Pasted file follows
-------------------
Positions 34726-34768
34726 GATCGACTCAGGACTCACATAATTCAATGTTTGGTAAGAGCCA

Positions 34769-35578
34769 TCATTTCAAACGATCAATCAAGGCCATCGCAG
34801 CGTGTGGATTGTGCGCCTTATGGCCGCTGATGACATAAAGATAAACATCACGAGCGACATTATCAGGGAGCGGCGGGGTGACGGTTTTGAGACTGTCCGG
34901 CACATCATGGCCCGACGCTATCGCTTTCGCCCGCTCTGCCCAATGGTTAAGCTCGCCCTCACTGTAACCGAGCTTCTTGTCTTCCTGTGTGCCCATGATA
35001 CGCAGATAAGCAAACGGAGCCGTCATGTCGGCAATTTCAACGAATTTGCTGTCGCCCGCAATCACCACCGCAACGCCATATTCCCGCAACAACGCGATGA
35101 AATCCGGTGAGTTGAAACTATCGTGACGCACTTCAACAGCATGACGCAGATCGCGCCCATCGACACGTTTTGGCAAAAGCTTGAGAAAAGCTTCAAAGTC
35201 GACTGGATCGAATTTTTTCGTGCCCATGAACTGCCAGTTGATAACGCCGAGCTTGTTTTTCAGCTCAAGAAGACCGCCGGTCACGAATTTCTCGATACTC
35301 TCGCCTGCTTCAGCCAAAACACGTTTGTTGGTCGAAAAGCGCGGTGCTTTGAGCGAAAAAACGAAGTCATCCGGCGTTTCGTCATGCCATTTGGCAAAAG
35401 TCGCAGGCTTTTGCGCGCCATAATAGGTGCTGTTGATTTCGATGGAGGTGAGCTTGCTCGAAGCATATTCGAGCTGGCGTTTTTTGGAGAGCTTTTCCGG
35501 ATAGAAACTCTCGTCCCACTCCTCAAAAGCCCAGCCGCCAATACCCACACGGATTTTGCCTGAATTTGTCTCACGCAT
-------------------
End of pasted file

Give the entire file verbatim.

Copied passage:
Positions 34726-34768
34726 GATCGACTCAGGACTCACATAATTCAATGTTTGGTAAGAGCCA

Positions 34769-35578
34769 TCATTTCAAACGATCAATCAAGGCCATCGCAG
34801 CGTGTGGATTGTGCGCCTTATGGCCGCTGATGACATAAAGATAAACATCACGAGCGACATTATCAGGGAGCGGCGGGGTGACGGTTTTGAGACTGTCCGG
34901 CACATCATGGCCCGACGCTATCGCTTTCGCCCGCTCTGCCCAATGGTTAAGCTCGCCCTCACTGTAACCGAGCTTCTTGTCTTCCTGTGTGCCCATGATA
35001 CGCAGATAAGCAAACGGAGCCGTCATGTCGGCAATTTCAACGAATTTGCTGTCGCCCGCAATCACCACCGCAACGCCATATTCCCGCAACAACGCGATGA
35101 AATCCGGTGAGTTGAAACTATCGTGACGCACTTCAACAGCATGACGCAGATCGCGCCCATCGACACGTTTTGGCAAAAGCTTGAGAAAAGCTTCAAAGTC
35201 GACTGGATCGAATTTTTTCGTGCCCATGAACTGCCAGTTGATAACGCCGAGCTTGTTTTTCAGCTCAAGAAGACCGCCGGTCACGAATTTCTCGATACTC
35301 TCGCCTGCTTCAGCCAAAACACGTTTGTTGGTCGAAAAGCGCGGTGCTTTGAGCGAAAAAACGAAGTCATCCGGCGTTTCGTCATGCCATTTGGCAAAAG
35401 TCGCAGGCTTTTGCGCGCCATAATAGGTGCTGTTGATTTCGATGGAGGTGAGCTTGCTCGAAGCATATTCGAGCTGGCGTTTTTTGGAGAGCTTTTCCGG
35501 ATAGAAACTCTCGTCCCACTCCTCAAAAGCCCAGCCGCCAATACCCACACGGATTTTGCCTGAATTTGTCTCACGCAT